a good many politicians. nary words impress no one, but paradoxically, the world of
20 PIERRE BOURDIEU ON TELEVISION 21

images is dominated by words. Photos are nothing without scription or the self-censorship that comes from fear of being
words-the French term for the caption is legend, and often left behind or left out. With the exceptional force of the tele-
they should be read as just that, as legends that can show vised image at their disposal, journalists can produce effects
anything at all. We know that to name is to show, to create, to that are literally incomparable. The monotonous, drab daily
bring into existence. And words can do a lot of damage: Islam, life in the inner city doesn't say anything to anybody and
Islamic, Islamicist-is the headscarf Islamic or Islamicistr' doesn't interest anybody, journalists least of all. But even if
And if it were really only a kerchief and nothing more? Some- they were to take a real interest in what goes on in the inner
times I want to go back over every word the television news- city and really wanted to show it, it would be enormously
people use,,2ft~n without thinking and withno idea-'ofth.e difficult. Ih~feisnothingmore diffi~ultto convey than reality
difficulty and the seriousness of the subjects they are talking inall its ordinarIness. Flauhert was fond of sayi~g that it tales
about or the'responsihi.Iities they assume bY'bilkiiig'ab?ut a lot of hard work to portray mediocrity. Sociologists run into
them in front of the thousands of people who. ~~i:ch. th.e ne~s this problem all the time: How can we make the ordinary
without understanding what they see and without understand- extraordinary and evoke ordinariness in such a way that
ing that they don't understand.Because these words do things, people will see just how extraordinary it is?
they make things-they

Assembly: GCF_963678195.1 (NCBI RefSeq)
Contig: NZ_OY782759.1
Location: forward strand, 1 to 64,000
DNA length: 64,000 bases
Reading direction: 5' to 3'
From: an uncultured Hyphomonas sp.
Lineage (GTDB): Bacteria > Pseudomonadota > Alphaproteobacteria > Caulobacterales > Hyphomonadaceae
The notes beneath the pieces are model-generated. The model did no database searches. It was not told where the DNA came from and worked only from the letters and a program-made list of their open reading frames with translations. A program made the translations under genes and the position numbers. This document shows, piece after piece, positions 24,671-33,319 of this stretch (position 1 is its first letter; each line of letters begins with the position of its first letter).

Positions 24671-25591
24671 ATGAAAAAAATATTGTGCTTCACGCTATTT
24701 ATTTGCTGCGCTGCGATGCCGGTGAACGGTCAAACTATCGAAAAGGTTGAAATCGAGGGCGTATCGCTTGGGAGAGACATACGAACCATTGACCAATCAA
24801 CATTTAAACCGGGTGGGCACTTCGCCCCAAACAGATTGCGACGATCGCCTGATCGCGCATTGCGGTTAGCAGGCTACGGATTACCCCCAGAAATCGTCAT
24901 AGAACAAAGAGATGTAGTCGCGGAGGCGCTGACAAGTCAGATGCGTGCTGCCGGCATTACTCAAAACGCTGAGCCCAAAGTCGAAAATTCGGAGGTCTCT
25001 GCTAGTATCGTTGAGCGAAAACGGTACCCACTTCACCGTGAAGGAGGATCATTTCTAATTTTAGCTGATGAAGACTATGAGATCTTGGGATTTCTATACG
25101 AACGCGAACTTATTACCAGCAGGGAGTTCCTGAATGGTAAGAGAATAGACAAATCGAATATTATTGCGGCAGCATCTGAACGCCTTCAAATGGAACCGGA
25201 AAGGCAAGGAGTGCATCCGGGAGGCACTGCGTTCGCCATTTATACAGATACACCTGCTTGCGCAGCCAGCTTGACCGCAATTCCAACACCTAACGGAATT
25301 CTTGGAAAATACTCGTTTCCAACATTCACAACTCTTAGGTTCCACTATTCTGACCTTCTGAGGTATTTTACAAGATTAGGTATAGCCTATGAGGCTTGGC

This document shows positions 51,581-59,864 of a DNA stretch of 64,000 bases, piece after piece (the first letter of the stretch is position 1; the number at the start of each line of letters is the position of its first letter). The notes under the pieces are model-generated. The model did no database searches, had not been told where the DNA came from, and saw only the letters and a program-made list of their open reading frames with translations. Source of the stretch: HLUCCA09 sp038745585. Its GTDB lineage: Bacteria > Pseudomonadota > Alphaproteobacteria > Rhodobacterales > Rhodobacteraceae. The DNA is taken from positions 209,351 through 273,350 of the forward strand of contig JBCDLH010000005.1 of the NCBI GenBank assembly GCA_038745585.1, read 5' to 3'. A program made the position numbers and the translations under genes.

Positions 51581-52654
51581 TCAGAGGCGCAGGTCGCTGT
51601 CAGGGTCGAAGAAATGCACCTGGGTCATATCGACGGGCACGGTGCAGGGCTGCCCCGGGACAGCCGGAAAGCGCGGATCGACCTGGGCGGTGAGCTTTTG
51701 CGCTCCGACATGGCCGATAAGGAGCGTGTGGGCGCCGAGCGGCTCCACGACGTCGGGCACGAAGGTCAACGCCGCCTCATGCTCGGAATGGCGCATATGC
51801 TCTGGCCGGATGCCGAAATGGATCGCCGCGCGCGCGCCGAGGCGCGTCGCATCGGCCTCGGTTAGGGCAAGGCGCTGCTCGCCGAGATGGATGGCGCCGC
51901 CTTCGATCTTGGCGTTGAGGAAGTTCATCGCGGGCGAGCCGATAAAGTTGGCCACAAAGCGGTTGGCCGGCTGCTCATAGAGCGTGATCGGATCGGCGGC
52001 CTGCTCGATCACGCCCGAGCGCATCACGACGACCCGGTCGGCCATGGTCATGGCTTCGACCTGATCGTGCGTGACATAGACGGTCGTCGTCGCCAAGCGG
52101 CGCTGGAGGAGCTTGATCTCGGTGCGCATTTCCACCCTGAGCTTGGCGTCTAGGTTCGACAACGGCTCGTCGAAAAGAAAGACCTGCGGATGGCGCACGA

. .
create phantasms, fears, and phobias,
.- The political dangers inherent in the ordinary use of televi-
or simply false .representatioris, sion have to do with the fact that images have the peculiar
Journalists, on the whole, are interested in the Q:~~ption, capacity to produce what literary critics call a reality effect. .
which means whateyer is exceptional for. tbf!1t. Something that They show things and make people believe in what they show.
might be perfectly ordinary for someone else can be extrordi- This power to show is also a power to mobilize. It can give a
nary for them and vice versa. They're interested in the extraor- life to ideas or images, but also to groups. The news, the in-
dinary, in anything that breaks the routine. The daily papers cidents and accidents of everyday life, can be loaded with po-
are under pressure to offer a daily dose of the extra-daily, and litical or ethnic significance liable to unleash strong, often
that's not easy ... This pressure explains the attention they negative feelings, such as racism, chauvinism, the fear-hatred
give to extraordinary occurrences, usual unusual events like of the foreigner or, xenophobia. The simple report, the very
fires, floods, or murders. But the extra-ordinary is also, and fact of reporting, of putting on record as a reporter, always
especially, what isn't ordinary for other newspapers. It's what implies a social construction of reality that can mobilize (or
differs from the ordinary and what differs from what other demobilize) individuals or groups.
newspapers say. The pressure is dreadful-the pressure to get Another example from Patrick Champagne's work is the
a "sCOOp.,,4 People are ready to do almost anything to be the 1986 high school student strike. Here you see how journalists
first to see and present something. The result is that everyone acting in all good faith and in complete innocence-merely
copies each other in the attempt to get ahead; everyone ends up letting themselves be guided by their interests (meaning what
doing the same thing. The search for exclusivity, which else- interests them), presuppositions, categories of perception and
where leads to originality and singularity, here yields unifor- evaluation, and unconscious expectations-still produce real-
mity and banality. ity effects and effects in reality. Nobody wants these effects,
This relentless, self-interested search for the extra-ordinary which, in certain cases, can be catastrophic. Journalists had in